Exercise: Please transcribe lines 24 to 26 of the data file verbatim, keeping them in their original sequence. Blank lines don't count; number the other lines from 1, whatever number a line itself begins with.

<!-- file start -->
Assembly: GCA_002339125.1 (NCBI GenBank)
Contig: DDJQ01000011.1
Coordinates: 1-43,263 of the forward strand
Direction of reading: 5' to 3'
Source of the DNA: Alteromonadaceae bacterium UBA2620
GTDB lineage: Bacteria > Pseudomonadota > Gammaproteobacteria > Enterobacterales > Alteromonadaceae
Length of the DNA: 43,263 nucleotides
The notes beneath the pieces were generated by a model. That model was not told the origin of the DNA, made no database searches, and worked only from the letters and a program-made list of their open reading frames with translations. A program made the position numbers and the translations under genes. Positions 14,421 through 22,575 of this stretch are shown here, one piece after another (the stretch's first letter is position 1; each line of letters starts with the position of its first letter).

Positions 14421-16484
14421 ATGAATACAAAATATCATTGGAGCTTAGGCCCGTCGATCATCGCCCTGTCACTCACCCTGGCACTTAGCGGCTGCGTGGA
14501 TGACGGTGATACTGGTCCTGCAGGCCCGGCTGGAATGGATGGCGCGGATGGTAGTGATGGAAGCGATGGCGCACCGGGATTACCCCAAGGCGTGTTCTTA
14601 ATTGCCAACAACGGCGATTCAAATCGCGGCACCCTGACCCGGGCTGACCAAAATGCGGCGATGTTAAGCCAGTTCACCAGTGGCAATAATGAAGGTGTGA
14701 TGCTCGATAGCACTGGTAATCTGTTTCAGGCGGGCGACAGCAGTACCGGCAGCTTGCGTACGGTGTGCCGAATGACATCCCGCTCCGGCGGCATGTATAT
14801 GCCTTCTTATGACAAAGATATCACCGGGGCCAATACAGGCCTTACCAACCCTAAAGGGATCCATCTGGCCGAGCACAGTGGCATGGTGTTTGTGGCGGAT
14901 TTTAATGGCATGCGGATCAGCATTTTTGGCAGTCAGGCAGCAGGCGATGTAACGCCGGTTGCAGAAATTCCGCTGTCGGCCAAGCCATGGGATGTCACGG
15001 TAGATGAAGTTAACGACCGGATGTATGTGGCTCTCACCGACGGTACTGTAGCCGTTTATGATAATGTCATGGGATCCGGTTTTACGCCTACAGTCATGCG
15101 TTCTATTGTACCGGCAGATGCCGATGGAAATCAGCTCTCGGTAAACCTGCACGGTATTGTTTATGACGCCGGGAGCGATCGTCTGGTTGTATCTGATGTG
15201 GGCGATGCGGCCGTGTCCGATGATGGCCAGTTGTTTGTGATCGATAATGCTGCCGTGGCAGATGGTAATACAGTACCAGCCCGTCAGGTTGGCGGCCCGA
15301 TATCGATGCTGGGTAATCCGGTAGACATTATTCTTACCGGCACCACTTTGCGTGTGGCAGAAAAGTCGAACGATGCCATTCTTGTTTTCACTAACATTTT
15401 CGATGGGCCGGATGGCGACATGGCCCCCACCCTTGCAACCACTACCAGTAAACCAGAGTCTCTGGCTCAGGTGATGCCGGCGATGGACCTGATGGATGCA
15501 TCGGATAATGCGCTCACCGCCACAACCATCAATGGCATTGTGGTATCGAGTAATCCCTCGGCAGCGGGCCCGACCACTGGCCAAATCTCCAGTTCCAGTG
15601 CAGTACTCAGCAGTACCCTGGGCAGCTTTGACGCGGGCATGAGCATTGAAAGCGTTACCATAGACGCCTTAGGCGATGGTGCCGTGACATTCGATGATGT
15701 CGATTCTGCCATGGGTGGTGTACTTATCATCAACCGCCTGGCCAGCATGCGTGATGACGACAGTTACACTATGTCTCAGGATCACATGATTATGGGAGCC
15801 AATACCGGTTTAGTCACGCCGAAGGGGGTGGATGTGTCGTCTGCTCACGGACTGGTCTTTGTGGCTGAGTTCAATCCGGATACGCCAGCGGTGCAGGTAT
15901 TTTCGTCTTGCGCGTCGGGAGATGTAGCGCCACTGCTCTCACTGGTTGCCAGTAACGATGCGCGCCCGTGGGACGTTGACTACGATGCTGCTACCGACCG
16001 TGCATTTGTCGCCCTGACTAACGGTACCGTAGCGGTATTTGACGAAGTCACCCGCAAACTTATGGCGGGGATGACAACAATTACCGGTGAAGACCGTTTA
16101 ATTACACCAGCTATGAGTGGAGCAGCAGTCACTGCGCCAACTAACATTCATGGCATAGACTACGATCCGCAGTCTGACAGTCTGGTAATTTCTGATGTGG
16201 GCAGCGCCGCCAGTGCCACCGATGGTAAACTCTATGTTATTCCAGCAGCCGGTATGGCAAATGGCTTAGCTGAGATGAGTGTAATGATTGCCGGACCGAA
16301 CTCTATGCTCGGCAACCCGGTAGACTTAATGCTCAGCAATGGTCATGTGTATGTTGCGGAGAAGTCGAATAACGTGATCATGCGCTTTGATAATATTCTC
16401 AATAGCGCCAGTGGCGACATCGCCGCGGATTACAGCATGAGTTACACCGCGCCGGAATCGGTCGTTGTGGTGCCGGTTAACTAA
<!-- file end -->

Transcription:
15801 AATACCGGTTTAGTCACGCCGAAGGGGGTGGATGTGTCGTCTGCTCACGGACTGGTCTTTGTGGCTGAGTTCAATCCGGATACGCCAGCGGTGCAGGTAT
15901 TTTCGTCTTGCGCGTCGGGAGATGTAGCGCCACTGCTCTCACTGGTTGCCAGTAACGATGCGCGCCCGTGGGACGTTGACTACGATGCTGCTACCGACCG
16001 TGCATTTGTCGCCCTGACTAACGGTACCGTAGCGGTATTTGACGAAGTCACCCGCAAACTTATGGCGGGGATGACAACAATTACCGGTGAAGACCGTTTA